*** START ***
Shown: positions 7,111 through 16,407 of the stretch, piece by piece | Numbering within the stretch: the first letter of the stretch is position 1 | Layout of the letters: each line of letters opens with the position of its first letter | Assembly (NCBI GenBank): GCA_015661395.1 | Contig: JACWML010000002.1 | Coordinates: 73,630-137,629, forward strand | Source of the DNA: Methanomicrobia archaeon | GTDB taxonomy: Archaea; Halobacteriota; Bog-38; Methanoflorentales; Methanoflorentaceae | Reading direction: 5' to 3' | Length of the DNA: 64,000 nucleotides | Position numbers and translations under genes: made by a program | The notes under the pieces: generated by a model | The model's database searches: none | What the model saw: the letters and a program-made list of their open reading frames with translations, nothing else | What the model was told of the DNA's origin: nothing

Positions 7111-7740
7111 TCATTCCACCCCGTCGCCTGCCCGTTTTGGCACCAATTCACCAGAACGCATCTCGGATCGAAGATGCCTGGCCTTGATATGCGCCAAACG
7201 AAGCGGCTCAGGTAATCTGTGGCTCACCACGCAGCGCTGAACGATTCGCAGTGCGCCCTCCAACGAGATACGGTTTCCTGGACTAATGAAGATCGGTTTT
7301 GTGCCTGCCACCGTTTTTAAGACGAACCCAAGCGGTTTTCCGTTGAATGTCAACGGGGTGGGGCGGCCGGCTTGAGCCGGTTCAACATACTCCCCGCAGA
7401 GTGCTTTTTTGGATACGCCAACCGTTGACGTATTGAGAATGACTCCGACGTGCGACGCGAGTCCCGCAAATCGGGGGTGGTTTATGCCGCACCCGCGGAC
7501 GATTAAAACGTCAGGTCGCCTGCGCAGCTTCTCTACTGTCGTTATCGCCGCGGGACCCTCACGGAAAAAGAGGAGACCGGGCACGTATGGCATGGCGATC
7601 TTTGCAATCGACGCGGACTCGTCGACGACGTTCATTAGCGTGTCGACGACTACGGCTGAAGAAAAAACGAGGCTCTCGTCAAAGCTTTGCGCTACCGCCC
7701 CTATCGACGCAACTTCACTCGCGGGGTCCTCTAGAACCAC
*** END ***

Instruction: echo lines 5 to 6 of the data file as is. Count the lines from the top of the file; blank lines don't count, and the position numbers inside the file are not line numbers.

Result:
7301 GTGCCTGCCACCGTTTTTAAGACGAACCCAAGCGGTTTTCCGTTGAATGTCAACGGGGTGGGGCGGCCGGCTTGAGCCGGTTCAACATACTCCCCGCAGA
7401 GTGCTTTTTTGGATACGCCAACCGTTGACGTATTGAGAATGACTCCGACGTGCGACGCGAGTCCCGCAAATCGGGGGTGGTTTATGCCGCACCCGCGGAC